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On the Edge of the War Zone From the Battle of the Marne to the Entrance of the Stars and Stripes

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La Creste, Huiry, Couilly. S et M.

September 16, 1914 Dear Old Girl:—

More and more I find that we humans are queer animals.

All through those early, busy, exciting days of September,—can it be only a fortnight ago?—I was possessed, like the "busy bee," to "employ each shining hour" by writing out my adventures. Yet, no sooner was the menace of those days gone, than, for days at a time, I had no desire to see a pen.

Perhaps it was because we were so absolutely alone, and because, for days, I had no chance to send you the letters I had written, nor to get any cable to you to tell you that all was well.

There was a strange sort of soulagement in the conviction that we had, as my neighbors say, "échappé bien." I suppose it is human. It was like the first days of a real convalescence—life is so good, the world is so beautiful. The war was still going on. We still heard the cannon—they are booming this minute—but we had not seen the spiked helmets dashing up my hill, nor watched the walls of our little hamlet fall. I imagine that if human nature were not just like that, Life could never be beautiful to any thinking person. We all know that, though it be not today, it is to be, but we seem to be fitted for that, and the idea does not spoil life one bit.

It is very silent here most of the time. We are so few. Everybody works. No one talks much. With the cannon booming out there no one feels in the humor, though now and then we do get shaken up a bit. Everything seems a long time ago. Yet it is really only nine days since the French troops advanced—nine days since Paris was saved.

The most amazing thing of all is that our communications, which were cut on September 2, were reopened, in a sort of a way, on the 10th. That was only one week of absolute isolation. On that day we were told that postal communication with Paris was to be reopened with an automobile service from Couilly to Lagny, from which place, on the other side of the Marne, trains were running to Paris.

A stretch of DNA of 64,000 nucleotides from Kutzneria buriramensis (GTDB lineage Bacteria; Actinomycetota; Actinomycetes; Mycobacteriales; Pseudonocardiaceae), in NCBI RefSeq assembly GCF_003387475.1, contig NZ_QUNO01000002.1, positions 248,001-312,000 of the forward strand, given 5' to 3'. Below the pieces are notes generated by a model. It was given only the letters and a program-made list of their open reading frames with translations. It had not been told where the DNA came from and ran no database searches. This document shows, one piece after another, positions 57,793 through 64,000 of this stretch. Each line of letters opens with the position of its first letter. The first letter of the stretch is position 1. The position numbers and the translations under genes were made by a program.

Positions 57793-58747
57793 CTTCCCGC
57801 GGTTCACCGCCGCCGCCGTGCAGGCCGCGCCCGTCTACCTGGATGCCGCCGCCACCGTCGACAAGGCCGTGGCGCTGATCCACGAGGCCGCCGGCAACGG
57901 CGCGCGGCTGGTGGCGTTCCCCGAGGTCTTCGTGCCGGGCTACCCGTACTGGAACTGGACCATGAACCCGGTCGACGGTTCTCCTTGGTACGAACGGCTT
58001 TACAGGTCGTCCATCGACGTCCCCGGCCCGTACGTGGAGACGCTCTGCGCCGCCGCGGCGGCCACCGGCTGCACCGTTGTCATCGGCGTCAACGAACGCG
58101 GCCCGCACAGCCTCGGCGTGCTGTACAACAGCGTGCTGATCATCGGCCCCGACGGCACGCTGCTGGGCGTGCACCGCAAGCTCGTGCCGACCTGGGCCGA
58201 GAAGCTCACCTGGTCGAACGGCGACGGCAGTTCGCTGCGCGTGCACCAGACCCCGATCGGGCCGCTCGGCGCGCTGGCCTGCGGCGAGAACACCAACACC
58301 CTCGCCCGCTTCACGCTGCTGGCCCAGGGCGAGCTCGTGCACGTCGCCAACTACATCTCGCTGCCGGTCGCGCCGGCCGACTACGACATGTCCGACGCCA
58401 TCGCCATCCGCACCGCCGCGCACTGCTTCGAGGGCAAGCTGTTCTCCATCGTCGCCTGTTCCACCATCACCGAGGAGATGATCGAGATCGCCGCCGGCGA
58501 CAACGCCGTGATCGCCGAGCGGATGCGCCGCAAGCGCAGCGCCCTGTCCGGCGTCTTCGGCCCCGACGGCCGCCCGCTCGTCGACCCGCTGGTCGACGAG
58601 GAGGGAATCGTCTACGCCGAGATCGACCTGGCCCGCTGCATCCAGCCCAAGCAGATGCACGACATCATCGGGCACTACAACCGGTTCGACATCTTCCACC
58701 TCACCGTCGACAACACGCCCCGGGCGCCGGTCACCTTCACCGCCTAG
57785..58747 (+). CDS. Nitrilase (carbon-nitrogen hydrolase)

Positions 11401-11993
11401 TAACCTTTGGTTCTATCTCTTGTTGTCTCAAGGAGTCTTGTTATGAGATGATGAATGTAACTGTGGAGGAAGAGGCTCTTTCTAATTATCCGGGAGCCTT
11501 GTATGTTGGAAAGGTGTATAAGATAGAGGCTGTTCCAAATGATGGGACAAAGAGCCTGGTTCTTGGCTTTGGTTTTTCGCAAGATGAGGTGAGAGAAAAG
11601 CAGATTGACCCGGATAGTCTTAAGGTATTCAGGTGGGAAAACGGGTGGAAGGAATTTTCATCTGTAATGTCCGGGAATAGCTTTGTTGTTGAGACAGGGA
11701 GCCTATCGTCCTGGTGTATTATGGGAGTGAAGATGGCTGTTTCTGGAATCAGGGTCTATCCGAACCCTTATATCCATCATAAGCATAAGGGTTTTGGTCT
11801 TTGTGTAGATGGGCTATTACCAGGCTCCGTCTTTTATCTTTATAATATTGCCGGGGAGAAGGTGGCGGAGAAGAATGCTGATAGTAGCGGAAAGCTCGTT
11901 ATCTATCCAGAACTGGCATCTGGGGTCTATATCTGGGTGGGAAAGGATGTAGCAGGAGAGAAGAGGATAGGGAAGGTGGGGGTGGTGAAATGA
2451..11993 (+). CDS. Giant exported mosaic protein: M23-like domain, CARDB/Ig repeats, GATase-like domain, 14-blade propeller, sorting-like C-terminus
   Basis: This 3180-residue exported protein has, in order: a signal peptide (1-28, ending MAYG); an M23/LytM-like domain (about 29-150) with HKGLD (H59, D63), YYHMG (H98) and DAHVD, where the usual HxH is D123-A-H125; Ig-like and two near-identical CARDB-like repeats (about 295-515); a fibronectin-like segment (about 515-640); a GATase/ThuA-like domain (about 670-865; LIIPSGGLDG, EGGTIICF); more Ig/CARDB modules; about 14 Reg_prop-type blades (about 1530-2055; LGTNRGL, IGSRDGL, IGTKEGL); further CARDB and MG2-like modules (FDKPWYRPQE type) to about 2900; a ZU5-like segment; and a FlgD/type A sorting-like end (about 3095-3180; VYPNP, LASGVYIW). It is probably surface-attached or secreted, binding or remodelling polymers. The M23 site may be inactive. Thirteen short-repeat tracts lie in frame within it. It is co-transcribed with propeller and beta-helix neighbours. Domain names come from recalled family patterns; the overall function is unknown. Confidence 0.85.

So Amélie gathered up my letters, and carried them down the hill, and dropped them hopefully in the box under the shuttered window of the post-office in the deserted town.

That was six days ago, and it is only this morning that I began to feel like writing to you again. I wanted to cable, but there is no way yet, so I can only hope that you know your geography well enough not to have worried since the 7th.

Although we are so shut in, we got news from the other side of the Marne on Wednesday, the 9th, the day after I wrote to you—the fifth day of the battle. Of course we had no newspapers; our mairie and post-office being closed, there was no telegraphic news. Besides, our telegraph wires are dangling from the poles just as the English engineers left them on September 2. It seems a century ago.

We knew the Germans were still retreating because each morning the booming of the cannon and the columns of smoke were further off, and because the slopes and the hills before us, which had been burning the first three days of the battle, were lying silent in the wonderful sunshine, as if there were no living people in the world except us few on this side of the river....